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Hearing Voices and Facing Homelessness

Posted on March 7, 2016 by Alice Kenny  |  Share

Catholic Charities stepped in to stop 6,349 families from becoming homeless last year. 6,349. That’s a big number.  But what matters most is the individual, his story and how we can help.

The day before Orville McLaren – who suffers from paranoid schizophrenia, poverty and cascading physical disabilities – was about to be evicted, he came to Catholic Charities for help.

But intervening was not easy. Similar to so many of the men and women we see mumbling to themselves on city streets, Mr. McLaren lacks the consistent lucidity needed to manage for himself and knows few people willing to help.

He struggles for independence, hurts no one and tries to live a “normal” life.  Even after the voices – actually, his deceased mother’s voice – began in his head, he was able to graduate from Manhattan Technical School and worked as a chef, gypsy cab driver and security guard. 

But the voices always won, causing him to lose jobs and spend two years in Creedmoor Psychiatric Center. After he was released he fluctuated between homelessness, abuse in city shelters and being taken advantage of by his landlord.

Catholic Charities mobilized immediately.  Its attorneys discovered the reason Mr. McLaren fell behind in his rent. It turned out that his landlord, looking to rent out his apartment for a higher price, refused, month after month, to accept the subsidized Section 8 rent Mr. McLaren paid.  Catholic Charities took the landlord to court, stopped the eviction and covered Mr. McLaren’s back rent. His case manager also referred him to Office of Mental Health for support. Finally, in September 2015, after the landlord was brought to court 11 times, a judge ordered the landlord to stop harassing Mr. McLaren, renew his lease and start taking his rent.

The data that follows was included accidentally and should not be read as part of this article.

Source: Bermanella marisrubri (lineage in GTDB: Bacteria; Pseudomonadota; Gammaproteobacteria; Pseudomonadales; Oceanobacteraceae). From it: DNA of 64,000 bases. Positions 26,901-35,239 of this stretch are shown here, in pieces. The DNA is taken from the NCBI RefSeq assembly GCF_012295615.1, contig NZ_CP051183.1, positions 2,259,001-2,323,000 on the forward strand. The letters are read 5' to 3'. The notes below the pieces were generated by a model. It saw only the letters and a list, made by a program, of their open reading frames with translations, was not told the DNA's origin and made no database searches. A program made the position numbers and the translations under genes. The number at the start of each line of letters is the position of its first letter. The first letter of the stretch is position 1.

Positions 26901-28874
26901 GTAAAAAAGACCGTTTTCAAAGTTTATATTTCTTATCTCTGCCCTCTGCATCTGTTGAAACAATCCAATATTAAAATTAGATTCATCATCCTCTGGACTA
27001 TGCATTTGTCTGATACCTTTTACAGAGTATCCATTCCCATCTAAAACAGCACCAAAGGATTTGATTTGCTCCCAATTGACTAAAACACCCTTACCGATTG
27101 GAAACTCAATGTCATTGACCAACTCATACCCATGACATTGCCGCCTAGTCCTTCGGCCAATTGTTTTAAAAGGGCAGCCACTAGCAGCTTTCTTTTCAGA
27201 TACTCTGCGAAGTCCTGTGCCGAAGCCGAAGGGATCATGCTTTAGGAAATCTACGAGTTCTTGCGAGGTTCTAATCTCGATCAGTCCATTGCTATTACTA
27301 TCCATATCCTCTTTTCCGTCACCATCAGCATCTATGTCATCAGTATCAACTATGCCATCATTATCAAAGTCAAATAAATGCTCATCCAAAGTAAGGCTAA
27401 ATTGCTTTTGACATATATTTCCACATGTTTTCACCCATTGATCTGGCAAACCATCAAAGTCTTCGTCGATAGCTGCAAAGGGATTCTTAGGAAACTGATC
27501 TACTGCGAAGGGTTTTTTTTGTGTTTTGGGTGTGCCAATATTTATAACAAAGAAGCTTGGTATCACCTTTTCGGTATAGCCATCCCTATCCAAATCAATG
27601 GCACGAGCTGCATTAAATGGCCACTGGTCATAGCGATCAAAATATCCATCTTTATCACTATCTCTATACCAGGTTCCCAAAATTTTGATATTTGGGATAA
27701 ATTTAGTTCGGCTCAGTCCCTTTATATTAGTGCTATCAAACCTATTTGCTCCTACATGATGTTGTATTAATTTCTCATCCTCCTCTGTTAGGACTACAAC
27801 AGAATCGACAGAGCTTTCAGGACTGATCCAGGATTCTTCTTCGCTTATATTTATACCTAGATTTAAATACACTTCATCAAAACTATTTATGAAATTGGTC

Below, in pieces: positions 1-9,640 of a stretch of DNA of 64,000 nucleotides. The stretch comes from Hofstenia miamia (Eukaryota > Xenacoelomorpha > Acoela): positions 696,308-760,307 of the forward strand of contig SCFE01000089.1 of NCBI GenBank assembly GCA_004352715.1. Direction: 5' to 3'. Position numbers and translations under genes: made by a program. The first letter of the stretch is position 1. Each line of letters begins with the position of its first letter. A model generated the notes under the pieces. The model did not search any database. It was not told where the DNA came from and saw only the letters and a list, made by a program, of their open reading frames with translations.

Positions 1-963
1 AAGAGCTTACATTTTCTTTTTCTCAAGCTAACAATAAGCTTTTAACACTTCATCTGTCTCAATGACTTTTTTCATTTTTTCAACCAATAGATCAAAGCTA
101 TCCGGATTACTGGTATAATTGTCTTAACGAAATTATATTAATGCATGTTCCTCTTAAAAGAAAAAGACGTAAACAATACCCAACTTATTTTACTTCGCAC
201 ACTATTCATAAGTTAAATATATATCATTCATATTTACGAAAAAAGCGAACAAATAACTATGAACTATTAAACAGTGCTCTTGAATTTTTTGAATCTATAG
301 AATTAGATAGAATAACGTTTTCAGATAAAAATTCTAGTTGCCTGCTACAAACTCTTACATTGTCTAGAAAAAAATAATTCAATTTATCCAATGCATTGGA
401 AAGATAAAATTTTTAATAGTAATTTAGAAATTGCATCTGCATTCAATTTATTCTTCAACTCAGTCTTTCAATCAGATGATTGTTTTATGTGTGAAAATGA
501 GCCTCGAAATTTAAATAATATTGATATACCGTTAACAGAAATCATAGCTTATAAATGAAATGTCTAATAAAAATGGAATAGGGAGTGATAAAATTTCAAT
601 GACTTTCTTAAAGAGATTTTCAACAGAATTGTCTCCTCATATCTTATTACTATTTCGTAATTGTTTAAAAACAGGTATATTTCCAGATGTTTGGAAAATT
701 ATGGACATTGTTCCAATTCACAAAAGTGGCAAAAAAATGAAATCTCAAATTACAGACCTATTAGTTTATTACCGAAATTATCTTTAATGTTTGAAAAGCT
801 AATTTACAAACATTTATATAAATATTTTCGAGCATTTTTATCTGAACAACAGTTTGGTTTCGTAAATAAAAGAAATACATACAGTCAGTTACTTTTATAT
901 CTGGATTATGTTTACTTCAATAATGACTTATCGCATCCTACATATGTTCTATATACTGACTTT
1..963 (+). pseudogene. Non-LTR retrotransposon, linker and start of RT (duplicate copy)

That Mr. McLaren hears voices from people who are not there is just the beginning of his medical problems.  His bones are rotting from degenerative joint disease.  He also suffers from hypertension, gastro esophageal reflux disease, hyperlipidemia blood disorder and arteriosclerotic heart disease.  His arthritis becomes so inflamed in the winter that he can barely walk.

And because he is impoverished, he has no comfortable furniture on which to rest.  So Catholic Charities bought him a bed and furnishings.  Staff also provides extensive case management to ensure Mr. McLaren can live as independently as possible while receiving the support he needs.

“Some days I’m not with it,” Mr. McLaren says.  “Depression and paranoia keep me locked in and my landlord’s harassment made it all worse.  Thank God I don’t have to worry anymore about losing my home.”